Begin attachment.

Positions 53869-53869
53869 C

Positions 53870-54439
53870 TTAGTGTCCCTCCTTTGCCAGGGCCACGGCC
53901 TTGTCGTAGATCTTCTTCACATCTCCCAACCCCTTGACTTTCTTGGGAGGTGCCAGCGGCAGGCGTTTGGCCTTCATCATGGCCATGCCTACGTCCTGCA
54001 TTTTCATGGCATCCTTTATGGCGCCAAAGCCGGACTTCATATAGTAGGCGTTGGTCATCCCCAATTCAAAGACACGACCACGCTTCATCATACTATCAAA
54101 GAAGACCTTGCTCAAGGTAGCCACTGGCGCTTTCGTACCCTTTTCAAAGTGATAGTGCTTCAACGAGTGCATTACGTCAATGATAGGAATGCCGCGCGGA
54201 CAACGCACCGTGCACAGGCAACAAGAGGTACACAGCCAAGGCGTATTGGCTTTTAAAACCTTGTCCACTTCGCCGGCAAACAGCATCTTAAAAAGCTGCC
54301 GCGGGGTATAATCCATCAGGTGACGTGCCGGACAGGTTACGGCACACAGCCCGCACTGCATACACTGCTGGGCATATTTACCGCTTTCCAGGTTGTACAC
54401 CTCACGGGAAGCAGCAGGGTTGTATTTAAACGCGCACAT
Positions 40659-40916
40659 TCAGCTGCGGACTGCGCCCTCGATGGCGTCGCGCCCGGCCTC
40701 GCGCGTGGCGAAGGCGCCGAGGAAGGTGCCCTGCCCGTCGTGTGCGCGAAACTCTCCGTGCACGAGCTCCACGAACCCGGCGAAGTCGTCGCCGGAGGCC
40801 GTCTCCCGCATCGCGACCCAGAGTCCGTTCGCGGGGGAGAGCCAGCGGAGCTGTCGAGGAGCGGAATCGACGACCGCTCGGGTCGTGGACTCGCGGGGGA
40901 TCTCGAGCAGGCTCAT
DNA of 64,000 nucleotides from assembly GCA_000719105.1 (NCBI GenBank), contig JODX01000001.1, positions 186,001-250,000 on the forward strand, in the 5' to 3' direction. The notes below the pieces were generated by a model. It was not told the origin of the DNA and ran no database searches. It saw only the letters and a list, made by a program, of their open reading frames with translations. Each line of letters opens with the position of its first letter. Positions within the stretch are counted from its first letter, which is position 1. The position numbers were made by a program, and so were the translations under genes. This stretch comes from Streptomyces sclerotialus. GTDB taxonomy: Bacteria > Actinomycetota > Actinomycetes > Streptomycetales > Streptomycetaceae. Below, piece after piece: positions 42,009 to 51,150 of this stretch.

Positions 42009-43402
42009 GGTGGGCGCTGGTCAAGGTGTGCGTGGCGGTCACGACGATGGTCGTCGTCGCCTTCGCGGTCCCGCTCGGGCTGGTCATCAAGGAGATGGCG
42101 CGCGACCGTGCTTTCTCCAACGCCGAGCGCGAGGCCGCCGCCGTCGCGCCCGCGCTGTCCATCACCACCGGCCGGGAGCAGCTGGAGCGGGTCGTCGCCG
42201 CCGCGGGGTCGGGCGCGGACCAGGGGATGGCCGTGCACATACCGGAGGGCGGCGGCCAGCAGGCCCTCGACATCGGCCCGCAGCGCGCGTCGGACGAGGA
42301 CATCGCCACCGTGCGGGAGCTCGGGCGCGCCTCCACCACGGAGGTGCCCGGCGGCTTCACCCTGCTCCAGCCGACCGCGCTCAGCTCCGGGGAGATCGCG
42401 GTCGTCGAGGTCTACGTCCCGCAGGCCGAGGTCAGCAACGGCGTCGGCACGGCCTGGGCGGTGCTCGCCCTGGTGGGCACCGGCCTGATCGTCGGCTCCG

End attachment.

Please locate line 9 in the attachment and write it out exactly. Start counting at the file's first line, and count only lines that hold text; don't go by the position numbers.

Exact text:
54301 GCGGGGTATAATCCATCAGGTGACGTGCCGGACAGGTTACGGCACACAGCCCGCACTGCATACACTGCTGGGCATATTTACCGCTTTCCAGGTTGTACAC